29 April 2008
A fear of failing Australia’s citizenship test is stopping refugees from applying to become citizens, a Victorian ethnic group says.
Ethnic Communities Council of Victoria chairman Sam Afra said refugees, who often had little or no education, feared failing the test and this stopped them from seeking citizenship.
“There are a lot of people we have spoken with who were afraid of going to the test,” Mr Afra said.
“It’s created a barrier with these types of people. They’ve been traumatised, never had education or been to school and the fear of failure is a big issue”.
“The people feel `why are they testing us, if they didn’t want us, why did they bring us here?'”
His comments came after the federal government on Monday announced it would review the citizenship test, as results show refugee groups had higher fail rates than others doing the test.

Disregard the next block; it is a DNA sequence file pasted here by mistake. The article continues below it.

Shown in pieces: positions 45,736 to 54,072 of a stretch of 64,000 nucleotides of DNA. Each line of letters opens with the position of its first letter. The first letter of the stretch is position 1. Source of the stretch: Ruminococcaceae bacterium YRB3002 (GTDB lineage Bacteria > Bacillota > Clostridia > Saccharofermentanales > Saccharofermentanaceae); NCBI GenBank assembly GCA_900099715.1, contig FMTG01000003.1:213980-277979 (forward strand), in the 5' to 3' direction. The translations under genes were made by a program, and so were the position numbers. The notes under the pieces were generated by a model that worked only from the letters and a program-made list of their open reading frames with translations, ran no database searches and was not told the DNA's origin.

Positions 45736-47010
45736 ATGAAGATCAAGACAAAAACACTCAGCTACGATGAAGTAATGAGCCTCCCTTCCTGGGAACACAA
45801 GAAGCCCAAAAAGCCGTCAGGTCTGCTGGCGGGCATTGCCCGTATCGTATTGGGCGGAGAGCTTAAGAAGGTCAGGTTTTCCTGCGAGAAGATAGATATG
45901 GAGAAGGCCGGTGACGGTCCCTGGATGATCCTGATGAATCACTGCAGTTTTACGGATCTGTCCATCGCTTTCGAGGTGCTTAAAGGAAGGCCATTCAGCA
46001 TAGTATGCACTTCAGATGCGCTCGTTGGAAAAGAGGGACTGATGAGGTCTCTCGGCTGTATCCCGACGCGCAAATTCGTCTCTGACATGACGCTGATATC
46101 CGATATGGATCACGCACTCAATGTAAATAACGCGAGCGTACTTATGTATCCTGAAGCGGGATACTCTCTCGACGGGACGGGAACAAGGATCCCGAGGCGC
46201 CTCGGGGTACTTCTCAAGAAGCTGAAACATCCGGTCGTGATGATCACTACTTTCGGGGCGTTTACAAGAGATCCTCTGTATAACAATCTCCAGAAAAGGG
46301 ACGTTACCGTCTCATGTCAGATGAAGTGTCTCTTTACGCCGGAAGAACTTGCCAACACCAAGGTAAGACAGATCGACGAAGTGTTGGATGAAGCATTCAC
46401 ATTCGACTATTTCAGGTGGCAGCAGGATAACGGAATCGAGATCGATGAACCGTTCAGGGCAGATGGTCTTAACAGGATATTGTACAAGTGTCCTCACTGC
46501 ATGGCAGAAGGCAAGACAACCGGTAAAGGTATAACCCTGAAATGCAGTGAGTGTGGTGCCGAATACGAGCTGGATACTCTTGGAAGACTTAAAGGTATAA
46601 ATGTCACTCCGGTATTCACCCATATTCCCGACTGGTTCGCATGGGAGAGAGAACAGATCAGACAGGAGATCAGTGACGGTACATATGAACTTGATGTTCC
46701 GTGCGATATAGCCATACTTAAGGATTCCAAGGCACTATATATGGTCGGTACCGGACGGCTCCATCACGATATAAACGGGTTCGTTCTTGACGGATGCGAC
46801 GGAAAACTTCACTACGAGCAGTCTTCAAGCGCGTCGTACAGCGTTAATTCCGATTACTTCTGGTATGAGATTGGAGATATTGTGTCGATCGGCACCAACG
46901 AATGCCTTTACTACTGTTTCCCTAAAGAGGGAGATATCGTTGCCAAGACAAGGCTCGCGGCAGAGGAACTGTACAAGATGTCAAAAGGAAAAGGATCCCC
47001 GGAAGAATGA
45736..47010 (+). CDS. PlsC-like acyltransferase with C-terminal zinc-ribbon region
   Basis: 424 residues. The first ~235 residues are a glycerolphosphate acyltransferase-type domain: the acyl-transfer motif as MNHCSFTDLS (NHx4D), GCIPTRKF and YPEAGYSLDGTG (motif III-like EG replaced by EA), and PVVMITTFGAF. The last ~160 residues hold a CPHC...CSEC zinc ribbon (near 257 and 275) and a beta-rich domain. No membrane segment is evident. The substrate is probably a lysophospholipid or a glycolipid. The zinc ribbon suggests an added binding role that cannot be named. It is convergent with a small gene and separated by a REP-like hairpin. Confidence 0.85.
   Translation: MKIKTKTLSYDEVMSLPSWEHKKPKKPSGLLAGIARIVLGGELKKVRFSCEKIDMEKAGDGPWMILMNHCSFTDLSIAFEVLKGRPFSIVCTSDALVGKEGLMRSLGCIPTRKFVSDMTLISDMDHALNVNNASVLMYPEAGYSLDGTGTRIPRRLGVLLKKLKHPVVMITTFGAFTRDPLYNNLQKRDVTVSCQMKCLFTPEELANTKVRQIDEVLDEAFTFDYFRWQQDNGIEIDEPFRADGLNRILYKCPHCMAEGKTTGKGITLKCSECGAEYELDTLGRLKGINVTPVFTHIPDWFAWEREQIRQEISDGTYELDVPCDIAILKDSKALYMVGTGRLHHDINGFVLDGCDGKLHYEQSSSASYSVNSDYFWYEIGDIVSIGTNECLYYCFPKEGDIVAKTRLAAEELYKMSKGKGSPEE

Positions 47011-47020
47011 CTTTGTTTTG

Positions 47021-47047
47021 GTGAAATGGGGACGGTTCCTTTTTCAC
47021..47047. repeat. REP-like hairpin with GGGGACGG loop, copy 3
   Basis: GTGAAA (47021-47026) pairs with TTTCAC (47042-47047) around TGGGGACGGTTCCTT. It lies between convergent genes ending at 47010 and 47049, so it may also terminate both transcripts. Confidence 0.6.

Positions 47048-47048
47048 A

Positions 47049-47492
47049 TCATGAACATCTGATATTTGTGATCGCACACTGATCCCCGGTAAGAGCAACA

The government also said there were fears the level of English used in the test had “crept up” to native speaker level, rather than the basic level supposed to be used.
Mr Afra said in refugee groups such as Iraqi and Sudanese, the fail rates were up to 20 per cent, compared to 5 per cent fail rates overall.
He said it was unrealistic to expect one test could fit all.
“If you lived in a refugee camp for the last five or six years, you didn’t have school, you went through trauma, all these wars, problems, how do you expect people who come from these areas, who have never had English or didn’t have education in general, to come straight away and … be able to get up that to that level?” he said.
Since the test was introduced last October, 1,286 people failed it at their first attempt.
Mr Afra said the refugees who failed their first attempt would probably never go for the test again and so never become citizens.
He welcomed the government’s review of the test and said there should be concessions for refugee groups who came from “less fortunate” backgrounds, or these people would remain stateless.
“We are not saying don’t do the test because a lot of people come from better educated, calmer areas, no wars,” he said.
“But if you take the big extremes, there is a big gap.”